Regulators also need to promote the interests of consumers since the incumbent can set tariffs above costs where it holds a dominant position (e.g., line rental, local calls, and to some extent national calls) since new entrants initially target the international segment. Baskets, sub-basket and associated price caps have been constructed and linked to rates of inflation * The X-factor in the price cap formula is an efficiency target chosen to reflect the productivity growth potential of the regulated firm over the (forwards-looking) term of the price cap. See Toolkit Module 2, Section 5.11.3. (i.e., Retail Price Index(RPI)/Consumer Price Index (CPI) minus some “X factor”) to take account of expected efficiency gains. The impact of these price caps is largely felt by new entrants who can rarely set prices above those of the incumbent. Increasingly sophisticated costing models, such as forward-looking or incremental, with significant information requirements have been developed to improve tariff-setting efficiency. Regulatory tariff setting is much less common in competitive mobile markets, especially where three or more operators have been authorized.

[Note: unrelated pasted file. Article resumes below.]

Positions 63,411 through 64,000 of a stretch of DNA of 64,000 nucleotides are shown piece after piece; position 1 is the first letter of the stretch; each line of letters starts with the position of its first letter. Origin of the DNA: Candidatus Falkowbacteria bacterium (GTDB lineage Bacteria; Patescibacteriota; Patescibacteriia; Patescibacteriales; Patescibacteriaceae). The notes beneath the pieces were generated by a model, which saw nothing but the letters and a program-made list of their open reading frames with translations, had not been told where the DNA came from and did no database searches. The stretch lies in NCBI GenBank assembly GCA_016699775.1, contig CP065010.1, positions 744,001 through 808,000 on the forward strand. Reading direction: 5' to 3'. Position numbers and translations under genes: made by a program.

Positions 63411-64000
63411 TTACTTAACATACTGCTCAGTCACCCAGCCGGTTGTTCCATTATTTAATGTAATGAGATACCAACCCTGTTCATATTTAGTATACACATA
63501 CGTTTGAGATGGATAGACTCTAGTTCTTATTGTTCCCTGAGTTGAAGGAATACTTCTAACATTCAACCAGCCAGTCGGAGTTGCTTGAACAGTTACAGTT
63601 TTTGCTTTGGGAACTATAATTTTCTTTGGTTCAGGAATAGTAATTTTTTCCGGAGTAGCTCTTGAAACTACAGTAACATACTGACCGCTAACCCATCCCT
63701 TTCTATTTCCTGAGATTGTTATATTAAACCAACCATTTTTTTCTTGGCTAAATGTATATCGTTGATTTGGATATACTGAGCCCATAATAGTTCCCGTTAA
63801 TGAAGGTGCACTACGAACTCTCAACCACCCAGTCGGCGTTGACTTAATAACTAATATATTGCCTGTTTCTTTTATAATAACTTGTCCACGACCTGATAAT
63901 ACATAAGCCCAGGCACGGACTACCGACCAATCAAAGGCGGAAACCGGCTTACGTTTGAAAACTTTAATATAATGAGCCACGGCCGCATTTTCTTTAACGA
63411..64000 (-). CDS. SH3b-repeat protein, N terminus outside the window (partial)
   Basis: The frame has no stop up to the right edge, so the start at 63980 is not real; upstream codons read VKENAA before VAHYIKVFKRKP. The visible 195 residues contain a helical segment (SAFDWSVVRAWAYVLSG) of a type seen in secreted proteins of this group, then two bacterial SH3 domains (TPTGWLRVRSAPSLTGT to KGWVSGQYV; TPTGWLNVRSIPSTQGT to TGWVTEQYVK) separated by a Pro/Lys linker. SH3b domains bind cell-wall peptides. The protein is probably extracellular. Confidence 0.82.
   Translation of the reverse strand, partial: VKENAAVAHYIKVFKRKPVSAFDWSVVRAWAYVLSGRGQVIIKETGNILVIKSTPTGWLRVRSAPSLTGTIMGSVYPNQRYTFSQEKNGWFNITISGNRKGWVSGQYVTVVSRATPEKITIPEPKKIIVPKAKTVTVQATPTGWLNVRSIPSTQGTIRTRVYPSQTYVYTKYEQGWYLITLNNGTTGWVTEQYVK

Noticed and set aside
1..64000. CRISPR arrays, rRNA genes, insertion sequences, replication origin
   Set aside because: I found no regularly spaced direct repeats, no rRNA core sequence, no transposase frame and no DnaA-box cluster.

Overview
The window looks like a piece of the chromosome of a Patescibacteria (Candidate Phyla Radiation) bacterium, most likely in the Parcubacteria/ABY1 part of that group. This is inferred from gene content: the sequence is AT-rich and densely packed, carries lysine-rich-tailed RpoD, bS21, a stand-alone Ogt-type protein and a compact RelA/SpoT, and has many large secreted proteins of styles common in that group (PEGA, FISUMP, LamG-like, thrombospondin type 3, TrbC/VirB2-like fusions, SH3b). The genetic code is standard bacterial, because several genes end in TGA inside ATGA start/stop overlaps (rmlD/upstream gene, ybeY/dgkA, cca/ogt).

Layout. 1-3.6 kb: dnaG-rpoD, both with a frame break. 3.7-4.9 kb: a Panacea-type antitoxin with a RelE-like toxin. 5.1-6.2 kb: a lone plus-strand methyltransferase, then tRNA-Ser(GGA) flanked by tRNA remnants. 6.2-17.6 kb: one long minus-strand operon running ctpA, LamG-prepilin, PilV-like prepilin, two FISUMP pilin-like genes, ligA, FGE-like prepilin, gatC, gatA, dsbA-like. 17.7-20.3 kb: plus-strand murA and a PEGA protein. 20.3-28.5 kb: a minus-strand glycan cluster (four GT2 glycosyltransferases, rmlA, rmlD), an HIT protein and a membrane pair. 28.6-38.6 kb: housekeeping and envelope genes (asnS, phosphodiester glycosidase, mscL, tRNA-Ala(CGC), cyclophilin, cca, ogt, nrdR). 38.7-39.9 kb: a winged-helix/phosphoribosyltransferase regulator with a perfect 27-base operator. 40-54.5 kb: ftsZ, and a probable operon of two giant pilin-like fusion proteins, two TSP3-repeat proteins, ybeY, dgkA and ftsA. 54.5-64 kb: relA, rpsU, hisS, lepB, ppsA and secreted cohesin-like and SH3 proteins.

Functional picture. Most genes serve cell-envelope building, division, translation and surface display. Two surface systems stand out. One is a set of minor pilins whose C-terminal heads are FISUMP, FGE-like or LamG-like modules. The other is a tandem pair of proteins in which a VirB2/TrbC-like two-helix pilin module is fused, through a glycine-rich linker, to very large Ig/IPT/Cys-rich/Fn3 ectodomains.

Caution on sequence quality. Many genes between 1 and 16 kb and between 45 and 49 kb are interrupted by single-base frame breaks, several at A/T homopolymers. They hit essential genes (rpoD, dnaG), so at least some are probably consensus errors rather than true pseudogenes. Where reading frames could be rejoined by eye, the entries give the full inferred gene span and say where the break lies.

The growing availability of the Internet and broadband are changing the tariff landscape with customers frequently paying for access and not usage. For a flat fee, customers can obtain a broad range of services such as Caller ID, conference calling, and call forwarding, plus unlimited national calls and/or free calls to on-net customers, as well as reduced prices for international calls. These practices are both a challenge to the previous principles of tariff setting and to the business models of incumbents.